Columns heralding the new year are usually reflective of the past 12 months, or contain heartfelt, hopeful wishes for the next dozen.
Fine. I’ll reflect on the utterly disconcerting comments that so often appear on Facebook in the wake of a violent death, and heartily hope that such inane blabber disappears in the near future.
Wishful thinking, indeed.
The FB dialogue that took place in the aftermath of the death of Marcus Larabie last Friday night at Bourquin Crescent and Mill Lake Road was a disturbing example.
The online story we filed was barely hours old before it started – the idle speculation, the finger-pointing, the self-righteous sermonizing, the condemnation of the driver, who happened to be an off-duty cop, and verdicts issued upon the victim, who happened to be a 14-year-old boy who tragically lost his life.
Cruel, useless chatter.
In several cases, the posts were highly offensive, and brutally hurtful to the victim’s loved ones, the driver, and his family.
Let’s jump to conclusions and lay blame! Was the youth in the crosswalk? Wearing dark clothing? On a skateboard? Was the driver texting? Drinking? Who was it? Why name him? Why not?
So many premature questions – including some with obvious answers if one actually took the time to read the initial story; and others that require expert, painstaking investigation of the circumstances.
That’s what police and accident analysts do, and that work often results in something called facts.
Those require corroboration. They need careful analysis. And even then, facts can be elusive. Witnesses make mistakes. Their observations conflict.
Fact is, many people can’t wait before they post their thoughts on Facebook. Some don’t even seem to think.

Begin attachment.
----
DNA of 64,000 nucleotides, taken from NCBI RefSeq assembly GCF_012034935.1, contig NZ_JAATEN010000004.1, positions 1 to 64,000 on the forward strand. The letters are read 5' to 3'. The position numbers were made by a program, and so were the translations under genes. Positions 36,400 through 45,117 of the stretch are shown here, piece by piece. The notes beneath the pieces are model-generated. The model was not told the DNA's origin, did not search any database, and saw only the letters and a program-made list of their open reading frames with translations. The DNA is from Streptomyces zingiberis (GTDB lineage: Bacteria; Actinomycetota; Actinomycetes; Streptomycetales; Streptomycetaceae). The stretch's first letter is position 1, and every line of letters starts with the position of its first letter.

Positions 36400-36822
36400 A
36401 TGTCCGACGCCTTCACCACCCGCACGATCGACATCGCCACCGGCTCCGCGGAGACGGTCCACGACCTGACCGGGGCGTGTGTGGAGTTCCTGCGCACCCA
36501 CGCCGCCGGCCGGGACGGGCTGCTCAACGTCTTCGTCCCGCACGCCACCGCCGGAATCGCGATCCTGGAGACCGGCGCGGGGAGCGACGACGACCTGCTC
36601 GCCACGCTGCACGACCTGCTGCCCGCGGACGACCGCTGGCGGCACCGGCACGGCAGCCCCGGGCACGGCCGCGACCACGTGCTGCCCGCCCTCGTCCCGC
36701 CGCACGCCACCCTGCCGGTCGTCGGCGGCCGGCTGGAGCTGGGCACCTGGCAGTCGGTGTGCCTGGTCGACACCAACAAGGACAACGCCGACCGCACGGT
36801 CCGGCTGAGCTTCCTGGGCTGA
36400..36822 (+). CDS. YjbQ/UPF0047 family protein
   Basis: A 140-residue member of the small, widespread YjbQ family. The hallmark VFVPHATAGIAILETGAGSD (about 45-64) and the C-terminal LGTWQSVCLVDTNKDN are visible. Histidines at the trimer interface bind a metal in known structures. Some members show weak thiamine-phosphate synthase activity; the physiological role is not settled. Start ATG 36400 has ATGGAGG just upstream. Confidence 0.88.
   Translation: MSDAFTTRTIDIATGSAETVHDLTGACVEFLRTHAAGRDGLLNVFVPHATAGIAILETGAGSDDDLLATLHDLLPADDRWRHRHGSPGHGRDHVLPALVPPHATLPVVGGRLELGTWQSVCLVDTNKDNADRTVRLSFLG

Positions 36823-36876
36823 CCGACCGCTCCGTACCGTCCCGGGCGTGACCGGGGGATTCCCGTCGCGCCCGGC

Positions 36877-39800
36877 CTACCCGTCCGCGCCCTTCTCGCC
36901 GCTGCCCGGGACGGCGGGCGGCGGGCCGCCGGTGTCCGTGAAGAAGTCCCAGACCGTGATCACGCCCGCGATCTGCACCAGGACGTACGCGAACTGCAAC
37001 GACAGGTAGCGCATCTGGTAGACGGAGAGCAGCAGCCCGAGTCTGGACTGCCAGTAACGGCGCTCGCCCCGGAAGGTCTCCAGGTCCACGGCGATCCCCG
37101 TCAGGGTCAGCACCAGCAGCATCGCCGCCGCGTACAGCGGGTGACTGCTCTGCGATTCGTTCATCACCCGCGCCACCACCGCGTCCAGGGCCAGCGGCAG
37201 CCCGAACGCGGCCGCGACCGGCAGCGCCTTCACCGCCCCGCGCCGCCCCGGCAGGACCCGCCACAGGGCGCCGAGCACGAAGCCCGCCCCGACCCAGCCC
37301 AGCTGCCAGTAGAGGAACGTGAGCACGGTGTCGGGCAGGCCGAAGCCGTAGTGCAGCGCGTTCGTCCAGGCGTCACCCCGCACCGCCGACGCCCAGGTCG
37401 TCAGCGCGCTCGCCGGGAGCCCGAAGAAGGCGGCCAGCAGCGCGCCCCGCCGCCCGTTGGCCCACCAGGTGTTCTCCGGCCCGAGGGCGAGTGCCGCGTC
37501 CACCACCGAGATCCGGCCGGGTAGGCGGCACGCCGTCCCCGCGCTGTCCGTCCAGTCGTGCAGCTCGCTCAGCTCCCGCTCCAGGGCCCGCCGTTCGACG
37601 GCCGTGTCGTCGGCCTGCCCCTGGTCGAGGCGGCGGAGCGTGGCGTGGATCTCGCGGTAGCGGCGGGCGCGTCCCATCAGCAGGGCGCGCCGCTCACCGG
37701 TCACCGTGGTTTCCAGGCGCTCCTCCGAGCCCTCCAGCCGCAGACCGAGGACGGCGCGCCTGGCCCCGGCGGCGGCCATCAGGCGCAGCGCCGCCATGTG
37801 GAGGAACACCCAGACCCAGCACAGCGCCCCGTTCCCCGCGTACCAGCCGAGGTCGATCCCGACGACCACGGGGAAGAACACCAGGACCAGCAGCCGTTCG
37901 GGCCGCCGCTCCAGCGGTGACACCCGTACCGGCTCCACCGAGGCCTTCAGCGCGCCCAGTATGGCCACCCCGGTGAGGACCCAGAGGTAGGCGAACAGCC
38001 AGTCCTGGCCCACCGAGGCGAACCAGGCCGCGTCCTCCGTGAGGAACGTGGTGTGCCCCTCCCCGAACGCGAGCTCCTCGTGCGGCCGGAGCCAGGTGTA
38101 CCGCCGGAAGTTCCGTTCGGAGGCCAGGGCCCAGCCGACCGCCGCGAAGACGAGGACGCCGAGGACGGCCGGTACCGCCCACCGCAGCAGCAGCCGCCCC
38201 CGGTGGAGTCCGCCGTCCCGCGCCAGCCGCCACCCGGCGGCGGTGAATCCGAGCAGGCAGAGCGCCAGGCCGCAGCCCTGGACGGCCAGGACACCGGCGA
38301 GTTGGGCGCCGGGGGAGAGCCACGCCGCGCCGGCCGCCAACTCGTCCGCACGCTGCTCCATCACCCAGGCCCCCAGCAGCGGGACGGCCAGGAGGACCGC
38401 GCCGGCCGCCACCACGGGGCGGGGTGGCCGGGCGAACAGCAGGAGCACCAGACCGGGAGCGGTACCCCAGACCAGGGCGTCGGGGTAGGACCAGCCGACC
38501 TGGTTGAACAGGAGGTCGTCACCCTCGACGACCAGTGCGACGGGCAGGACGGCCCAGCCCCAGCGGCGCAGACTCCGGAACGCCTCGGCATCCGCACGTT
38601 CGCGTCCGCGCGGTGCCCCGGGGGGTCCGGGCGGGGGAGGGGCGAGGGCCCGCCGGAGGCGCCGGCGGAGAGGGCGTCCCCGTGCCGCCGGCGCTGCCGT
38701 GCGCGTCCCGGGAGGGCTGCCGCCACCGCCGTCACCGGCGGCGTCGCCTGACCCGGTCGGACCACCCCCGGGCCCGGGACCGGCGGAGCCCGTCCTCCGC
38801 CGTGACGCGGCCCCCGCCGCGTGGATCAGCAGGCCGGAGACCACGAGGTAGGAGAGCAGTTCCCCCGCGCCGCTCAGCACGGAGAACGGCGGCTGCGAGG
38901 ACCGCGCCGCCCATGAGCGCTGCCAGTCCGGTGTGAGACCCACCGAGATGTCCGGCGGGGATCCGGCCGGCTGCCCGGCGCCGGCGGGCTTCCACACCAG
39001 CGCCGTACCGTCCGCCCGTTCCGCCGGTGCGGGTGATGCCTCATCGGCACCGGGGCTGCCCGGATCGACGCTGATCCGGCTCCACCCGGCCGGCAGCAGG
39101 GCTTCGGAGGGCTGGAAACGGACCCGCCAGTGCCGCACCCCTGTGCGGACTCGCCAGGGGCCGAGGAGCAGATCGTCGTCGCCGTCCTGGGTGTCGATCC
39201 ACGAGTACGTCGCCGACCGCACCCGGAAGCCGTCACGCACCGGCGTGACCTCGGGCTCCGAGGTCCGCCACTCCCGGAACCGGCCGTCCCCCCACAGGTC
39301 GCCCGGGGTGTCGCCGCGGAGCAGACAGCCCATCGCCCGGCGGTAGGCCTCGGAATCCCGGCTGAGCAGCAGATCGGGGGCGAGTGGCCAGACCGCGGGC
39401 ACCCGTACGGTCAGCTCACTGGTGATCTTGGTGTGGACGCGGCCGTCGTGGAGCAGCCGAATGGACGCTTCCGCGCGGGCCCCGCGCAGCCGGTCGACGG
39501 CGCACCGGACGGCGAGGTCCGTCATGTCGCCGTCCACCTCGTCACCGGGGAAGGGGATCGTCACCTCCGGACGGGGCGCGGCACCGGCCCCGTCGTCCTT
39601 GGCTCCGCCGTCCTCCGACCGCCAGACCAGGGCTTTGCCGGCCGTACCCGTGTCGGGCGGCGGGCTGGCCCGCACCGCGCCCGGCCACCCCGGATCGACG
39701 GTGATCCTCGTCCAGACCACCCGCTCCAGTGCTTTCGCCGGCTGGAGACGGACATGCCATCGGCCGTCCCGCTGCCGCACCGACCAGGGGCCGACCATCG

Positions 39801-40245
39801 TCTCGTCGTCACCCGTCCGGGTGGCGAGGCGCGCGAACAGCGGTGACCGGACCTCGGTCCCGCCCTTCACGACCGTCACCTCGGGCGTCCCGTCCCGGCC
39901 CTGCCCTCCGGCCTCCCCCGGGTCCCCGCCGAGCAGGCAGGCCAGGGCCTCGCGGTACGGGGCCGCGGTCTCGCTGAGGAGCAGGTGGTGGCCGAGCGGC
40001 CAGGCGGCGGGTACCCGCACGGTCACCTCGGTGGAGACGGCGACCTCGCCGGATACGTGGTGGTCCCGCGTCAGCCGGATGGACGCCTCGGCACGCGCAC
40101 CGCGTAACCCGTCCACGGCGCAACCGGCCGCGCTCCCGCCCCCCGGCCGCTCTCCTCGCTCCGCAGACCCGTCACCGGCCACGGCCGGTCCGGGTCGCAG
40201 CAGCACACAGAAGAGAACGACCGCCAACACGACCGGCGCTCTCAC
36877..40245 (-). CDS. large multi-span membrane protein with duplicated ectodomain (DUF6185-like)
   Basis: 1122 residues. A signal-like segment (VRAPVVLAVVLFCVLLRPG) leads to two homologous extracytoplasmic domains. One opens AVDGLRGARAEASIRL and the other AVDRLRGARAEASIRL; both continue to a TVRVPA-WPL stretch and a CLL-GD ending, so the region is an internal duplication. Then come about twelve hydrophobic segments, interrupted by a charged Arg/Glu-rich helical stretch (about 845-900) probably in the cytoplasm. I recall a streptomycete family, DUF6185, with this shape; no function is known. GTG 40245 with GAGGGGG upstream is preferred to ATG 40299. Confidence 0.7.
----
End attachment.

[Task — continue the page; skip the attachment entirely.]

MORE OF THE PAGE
Multiple cases of mental incontinence.
It used to be called gossip. Now the new buzzword is crowd-sourcing. The reliability is about the same – next to zero.
Real witnesses give their statements to investigators, who don’t post every facet of their analysis and evaluation on Facebook, or for that matter, tell the media until they’re good and ready.
Everyone else just passes on unsubstantiated rumours and hearsay.
But that’s exactly what much social media communication is about.
Yes, it does have merits. It is a way to connect over distances, to bring people together. And it should be acknowledged that many folks offered online condolences to the Larabie family.
Yet social media is also rife with vapid observations on all and sundry. No qualifications of any kind required. Legions of armchair experts issuing forth on every subject – frequently unfiltered in terms of human respect and feelings.
Perhaps some people are responding to comment strings from friends, and don’t realize they are posting for the whole world to see. Maybe they do, and just don’t care.
Whatever the reason, there’s so much digital chafe out there I have to wonder if the next generation will even recognize or remember what wheat looked like in order to separate the two. Some won’t know what that last reference means, and many won’t be bothered to find out.
In the case of Marcus Larabie, we know some things for certain.
He was 14. He was killed on a road by a car, the day after Christmas, in the dark. He had family members, who now grieve.
For the sake of that family, until more facts become established, let’s leave it at that.